While it's been said that Thomas Gibbons' "provocative and fearless drama" Permanent Collection does a lot of preaching to the choir, we hear that these are the salad days for religious symbolism, anyway, so why not? The play, produced by the Arizona Theatre Company in its Southwest premi're on Thursday, March 24, at the Herberger Theater Center, 222 East Monroe , at 8 p.m., is loosely based on real events at the Barnes Collection in Philadelphia, and tells the story of a "freethinking art collector" (now dead) who left his "priceless collection . . . to a predominantly black college." What ensues is a clash over "race, art and personal power." Tickets are $25 to $46. Call 602-256-6995 or see www.aztheatreco.org.
The San Diego Invasion continues on Friday, March 25, when lowcloudcover, four Padres who claim to belong to this ever-expanding unofficial fraternity of "prog-rockers" around the country, touch down at The Sets, 93 East Southern Avenue in Tempe, for an 8 p.m. show with locals . . .and guppies eat their young. The quartet -- bassist Dario Izarraras, drummer Jay Richardson, guitarist Greg Russell, and Bekkah Walker on keyboards and samplers -- plays a moody kinda rock once described as "very good music for chasing lunar eclipses." They also happen to be buds with Phoenix's own Colorstore, a bond that helps dispel the fear that lowcloudcover is forming an army of indie bands intent on destroying capital letters. Cover is $6 for this 21-and-over show. Call 480-829-1822 or see www.thesets.com.
Local fashion designer Susan Di Staulo says she loves "anything Brazilian," a proven fact on display when Di Staulo and fellow swimwear designer Sommer Christine present their "Carnival-Rio" redux at Four White Walls Gallery, 1023 Grand Avenue, on Saturday, March 26, starting at 7 p.m. In re-creating their South American-themed runway show of sexy swimsuits and vibrant, colorful summertime garb -- which debuted last month in Scottsdale -- Di Staulo and Christine have recruited local designers Lacie Murphy and Lisa Jacobs to join them for the sequel. And, for now at least, Di Staulo says a "Carnival" trilogy isn't in the works. "This is the last one," Di Staulo says, "until I go to Brazil for the real thing." Call 602-705-4936 or see www.fourwhitewalls.net.
Guys, there might be just one place in town where you can call a woman a "Size 14" to her face and not get a large boot to the groin: the Trunk Space's free Knitting Group, started by local artist Lisa Takata, which continues Sunday, March 27, and every Sunday thereafter from 3:30 to 5 p.m. at 1506 Grand Avenue. The "Size 14," of course, refers to the girth of her needle, in case you're a novice. Don't worry, you'll have plenty of chances to polish those knitting pickup lines with the group's four-to-one female-to-male ratio. Call 602-256-6006 or see www.thetrunkspace.com.
Page the Village Idiot has finally tied the knot. "Yeah, Page just got married! Sorry, ladies," says Yvette Hathaway, a self-proclaimed slacker doubling as a bartender at Mesa's Hollywood Alley, 2610 West Baseline Road. The "local legend," as Hathaway refers to Page, has been 86ed from virtually every venue in town but has locked up a home at Hollywood Alley for more than seven years. On Monday, March 28, Page continues his weekly "Variety Show," this time as a married man, performing shtick and political comedy and playing a plethora of original tunes on his acoustic guitar and ukelele, such as the now-classic "Fuck You, Joe Arpaio." Page takes the stage around 9:30 p.m., followed by locals Blanche Davidian. Cover is $5. Call 480-820-7117 or see www.hollywoodalley.com.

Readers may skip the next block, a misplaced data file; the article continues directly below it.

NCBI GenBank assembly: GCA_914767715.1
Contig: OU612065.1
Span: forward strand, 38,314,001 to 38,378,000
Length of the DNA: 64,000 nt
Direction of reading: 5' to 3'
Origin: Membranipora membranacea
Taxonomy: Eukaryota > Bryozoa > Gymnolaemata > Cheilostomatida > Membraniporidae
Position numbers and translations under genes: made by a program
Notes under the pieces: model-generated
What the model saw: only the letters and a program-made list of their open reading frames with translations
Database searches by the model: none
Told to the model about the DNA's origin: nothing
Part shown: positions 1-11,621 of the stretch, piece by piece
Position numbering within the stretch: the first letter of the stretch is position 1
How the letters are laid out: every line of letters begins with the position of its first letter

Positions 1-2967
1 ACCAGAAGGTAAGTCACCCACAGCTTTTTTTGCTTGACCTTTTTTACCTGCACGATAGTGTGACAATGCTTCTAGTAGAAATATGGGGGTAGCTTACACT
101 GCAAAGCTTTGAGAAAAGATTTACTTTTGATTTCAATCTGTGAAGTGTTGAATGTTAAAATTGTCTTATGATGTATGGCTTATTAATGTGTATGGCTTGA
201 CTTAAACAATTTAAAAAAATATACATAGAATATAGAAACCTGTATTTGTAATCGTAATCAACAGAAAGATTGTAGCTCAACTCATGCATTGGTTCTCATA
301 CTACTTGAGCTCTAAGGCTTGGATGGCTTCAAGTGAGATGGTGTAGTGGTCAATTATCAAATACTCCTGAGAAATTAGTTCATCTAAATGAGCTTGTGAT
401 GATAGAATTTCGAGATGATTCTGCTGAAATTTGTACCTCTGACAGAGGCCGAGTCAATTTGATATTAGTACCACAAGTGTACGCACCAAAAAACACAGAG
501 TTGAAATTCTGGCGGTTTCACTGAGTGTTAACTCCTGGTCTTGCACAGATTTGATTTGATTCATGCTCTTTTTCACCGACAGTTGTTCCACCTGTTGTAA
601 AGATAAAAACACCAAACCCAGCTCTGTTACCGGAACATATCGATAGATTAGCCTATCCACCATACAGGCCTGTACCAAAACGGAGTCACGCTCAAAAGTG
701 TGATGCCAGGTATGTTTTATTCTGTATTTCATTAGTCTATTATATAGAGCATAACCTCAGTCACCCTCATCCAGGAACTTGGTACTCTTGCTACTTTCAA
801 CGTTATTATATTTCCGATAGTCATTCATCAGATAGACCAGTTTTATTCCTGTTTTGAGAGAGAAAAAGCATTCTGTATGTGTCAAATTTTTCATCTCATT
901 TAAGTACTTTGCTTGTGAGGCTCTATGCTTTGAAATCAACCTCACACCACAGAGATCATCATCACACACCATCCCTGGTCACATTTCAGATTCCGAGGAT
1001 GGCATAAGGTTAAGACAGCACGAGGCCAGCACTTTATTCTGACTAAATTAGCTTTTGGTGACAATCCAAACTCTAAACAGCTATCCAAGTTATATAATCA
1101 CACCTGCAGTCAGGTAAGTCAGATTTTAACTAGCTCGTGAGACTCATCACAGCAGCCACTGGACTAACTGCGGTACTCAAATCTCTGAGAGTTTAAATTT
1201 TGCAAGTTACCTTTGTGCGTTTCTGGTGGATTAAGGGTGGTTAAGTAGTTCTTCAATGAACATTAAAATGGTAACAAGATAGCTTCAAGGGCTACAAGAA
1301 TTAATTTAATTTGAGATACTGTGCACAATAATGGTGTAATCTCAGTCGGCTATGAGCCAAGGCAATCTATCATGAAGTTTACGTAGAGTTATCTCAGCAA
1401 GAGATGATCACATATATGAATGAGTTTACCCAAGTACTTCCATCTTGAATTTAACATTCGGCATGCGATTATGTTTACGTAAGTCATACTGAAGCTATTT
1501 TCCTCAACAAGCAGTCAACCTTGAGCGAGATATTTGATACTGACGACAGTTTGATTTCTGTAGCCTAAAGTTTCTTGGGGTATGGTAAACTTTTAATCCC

Suddenly, we feel like we're pimping out Latin-American men and women (see Saturday) as film directors from Puerto Rico, Colombia, Ecuador and Mexico take part in Phoenix College's Latin American Film Festival, which begins Tuesday, March 29, at PC's main campus, 1202 West Thomas. But if that's what it takes to get folks to see "films depicting global contemporary issues that not only affect Latin Americans but all citizens of the world," well, we've made our tiny planet a better place. The festival begins with Bernardo Cañizares' 2004 film Como Voy a Olvidarte (How Can I Forget You?), from Ecuador, with a 7 p.m. screening. The film "transports viewers to the most beautiful Ecuadoran landscapes" and follows our heroine, Aurora, as she exposes "the truth about her father, a leading politician." A Q&A with Cañizares and each of the festival's remaining directors on hand -- Sonia Fritz (El Beso Que Me Diste), Luis Alberto Restrepo (La Primera Noche), and Maria del Carmen de Lara (En el Pais de No Pasa Nada) -- follows each film throughout the week, through April 2. The films are intended for mature audiences. Admission is free. Call 602-285-7416.
Among the various performances on display at the Counter Culture Café's inaugural edition of its Speak Up! spoken word series on Wednesday, March 30, one intrigues us most: "Yelling." We're not sure whether we're in for Sam Kinison-style humiliation, or catcalls and "Hoo-ahs!" But, as the organizers proudly proclaim, "Anything goes!" And that includes live music, MCs, "rants, rhymes, diatribes, comedy instruction, beats, strings [and] drums." Performers include Cleopache, Mr. Frip, Joey Z, Manu Styles, Brad B, Paul Dlouhy, and MC Mz Missingirl. The "most raw spontaneous" action begins at 9 p.m. Counter Culture Café is located at 2330 East McDowell. Call 602-231-0762 or see www.countercultureaz.com.
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